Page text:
Cowden, once confronted with this information, explained the context of the criminal complaints against him and argued the charges should not be “placed against him in considering his application.”   The Committee, however, determined that Cowden had failed to live an exemplary life since his suspension, and had failed to carry his burden of proving that he is of “good moral character.”   See SCR 2.012.   Accordingly, the Character and Fitness Committee recommended that Cowden's application for reinstatement be denied.

Cowden was then afforded an opportunity for a full hearing before a trial commissioner.   During the hearing, Cowden testified at length about his criminal history and domestic difficulties during his suspension.   He expressed remorse for his past actions and indicated that he would do everything possible to uphold the ethical standards of the legal profession should he be reinstated to the practice of law.   He also presented nearly twenty character witnesses on his behalf, including two members of the clergy, four judges, and one of the women who had previously filed criminal complaints against him.   The trial commissioner, in her final report, noted that the number and frequency of Cowden's contacts as a defendant in the criminal justice system were “very disturbing.”   Nevertheless, the commissioner concluded that, based on the evidence presented before her, Cowden was of good moral character.

The matter was then submitted to the Board of Governors.   The Board found that Cowden had failed to act with full candor in failing to disclose that, between the time of his original preparation of his application in 1992 and the time of its filing in 1995, numerous employments had occurred and numerous criminal proceedings had been instituted against him.   The Board also found that Cowden had failed to establish the status of unpaid debts and obligations, including a federal tax lien.   Accordingly, the Board concluded that Cowden had failed to live an exemplary life during the period of his suspension, and, by a vote of 12 to 3, recommended that his application be denied.   Cowden then filed for notice of review with this Court pursuant to SCR 3.510(2) and SCR 3.370(6).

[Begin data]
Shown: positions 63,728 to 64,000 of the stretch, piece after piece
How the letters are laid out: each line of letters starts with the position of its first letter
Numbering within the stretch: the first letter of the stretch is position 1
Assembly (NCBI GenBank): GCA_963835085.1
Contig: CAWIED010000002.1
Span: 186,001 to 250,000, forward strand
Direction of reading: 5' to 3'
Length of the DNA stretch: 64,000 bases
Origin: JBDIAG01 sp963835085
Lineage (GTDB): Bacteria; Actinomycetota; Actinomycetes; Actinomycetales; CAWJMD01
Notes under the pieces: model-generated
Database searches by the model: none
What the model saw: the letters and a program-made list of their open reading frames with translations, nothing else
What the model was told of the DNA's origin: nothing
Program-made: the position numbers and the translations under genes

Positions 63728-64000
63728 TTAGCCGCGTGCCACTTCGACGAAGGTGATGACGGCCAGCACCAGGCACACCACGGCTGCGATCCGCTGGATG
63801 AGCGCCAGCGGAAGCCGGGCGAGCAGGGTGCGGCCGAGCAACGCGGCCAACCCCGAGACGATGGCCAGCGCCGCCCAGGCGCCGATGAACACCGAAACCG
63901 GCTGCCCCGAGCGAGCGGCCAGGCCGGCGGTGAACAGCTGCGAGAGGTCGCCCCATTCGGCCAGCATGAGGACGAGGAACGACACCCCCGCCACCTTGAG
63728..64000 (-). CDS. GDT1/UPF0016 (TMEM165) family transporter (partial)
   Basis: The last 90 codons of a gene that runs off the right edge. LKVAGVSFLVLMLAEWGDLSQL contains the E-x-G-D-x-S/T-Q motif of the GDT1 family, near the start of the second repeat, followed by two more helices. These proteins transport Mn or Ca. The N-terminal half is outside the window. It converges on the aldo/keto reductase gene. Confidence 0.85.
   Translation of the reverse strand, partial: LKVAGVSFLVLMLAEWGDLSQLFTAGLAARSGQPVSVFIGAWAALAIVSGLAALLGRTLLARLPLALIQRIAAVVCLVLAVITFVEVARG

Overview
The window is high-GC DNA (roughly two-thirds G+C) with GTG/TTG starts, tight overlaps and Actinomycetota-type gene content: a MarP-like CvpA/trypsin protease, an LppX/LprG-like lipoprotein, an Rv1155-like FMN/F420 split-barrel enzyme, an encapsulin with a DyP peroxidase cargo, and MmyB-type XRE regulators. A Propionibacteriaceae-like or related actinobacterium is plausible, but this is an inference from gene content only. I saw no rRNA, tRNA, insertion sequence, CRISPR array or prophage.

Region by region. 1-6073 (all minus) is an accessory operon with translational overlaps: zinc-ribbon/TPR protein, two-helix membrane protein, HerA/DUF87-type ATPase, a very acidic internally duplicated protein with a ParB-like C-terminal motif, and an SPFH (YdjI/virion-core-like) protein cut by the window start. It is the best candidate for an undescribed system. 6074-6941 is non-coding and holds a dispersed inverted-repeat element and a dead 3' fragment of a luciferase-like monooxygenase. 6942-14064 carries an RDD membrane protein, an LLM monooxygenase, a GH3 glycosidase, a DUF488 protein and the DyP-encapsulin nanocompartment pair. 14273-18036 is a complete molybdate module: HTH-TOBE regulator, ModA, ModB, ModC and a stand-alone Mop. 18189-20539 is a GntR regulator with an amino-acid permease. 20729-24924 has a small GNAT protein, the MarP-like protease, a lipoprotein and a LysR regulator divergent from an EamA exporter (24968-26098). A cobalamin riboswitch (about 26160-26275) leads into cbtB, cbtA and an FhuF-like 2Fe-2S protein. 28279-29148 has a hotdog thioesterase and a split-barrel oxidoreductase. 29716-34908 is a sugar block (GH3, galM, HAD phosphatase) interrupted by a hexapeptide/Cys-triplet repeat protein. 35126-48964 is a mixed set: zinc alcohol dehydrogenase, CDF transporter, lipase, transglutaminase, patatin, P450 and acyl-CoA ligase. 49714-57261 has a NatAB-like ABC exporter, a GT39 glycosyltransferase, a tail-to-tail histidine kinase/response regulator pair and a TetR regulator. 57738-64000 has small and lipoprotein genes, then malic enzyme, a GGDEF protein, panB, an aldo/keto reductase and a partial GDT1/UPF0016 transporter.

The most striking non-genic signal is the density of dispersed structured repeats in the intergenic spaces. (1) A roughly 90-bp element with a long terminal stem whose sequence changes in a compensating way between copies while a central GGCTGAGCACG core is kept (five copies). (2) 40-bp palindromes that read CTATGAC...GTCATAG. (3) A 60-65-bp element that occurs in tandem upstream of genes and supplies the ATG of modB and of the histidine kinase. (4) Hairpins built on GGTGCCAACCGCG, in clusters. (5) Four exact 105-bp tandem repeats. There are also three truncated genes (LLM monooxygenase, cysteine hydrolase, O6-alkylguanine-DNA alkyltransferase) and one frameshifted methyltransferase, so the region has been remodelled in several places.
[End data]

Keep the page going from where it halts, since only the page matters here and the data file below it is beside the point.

Reinstatement to the practice of law after suspension for unethical conduct is dependant upon a showing by the applicant that he 1) has complied with the terms of the order of suspension;  2) possesses the requisite professional capabilities and qualifications to serve the public as a lawyer;  and 3) is of good moral character.  Skaggs v. Kentucky Bar Ass'n, Ky., 954 S.W.2d 311, 314 (1997).   In order to be reinstated, it is important that the applicant's conduct and character since his disbarment have been exemplary and that he be worthy to have public confidence and trust placed in him.  Lester v. Kentucky Bar Ass'n, Ky., 532 S.W.2d 435, 436 (1976).   One seeking reinstatement has the burden of overcoming his prior adjudication of disqualification, and may do so only by most persuasive proof.  Id. We agree with the Board that Cowden has failed to satisfy this burden.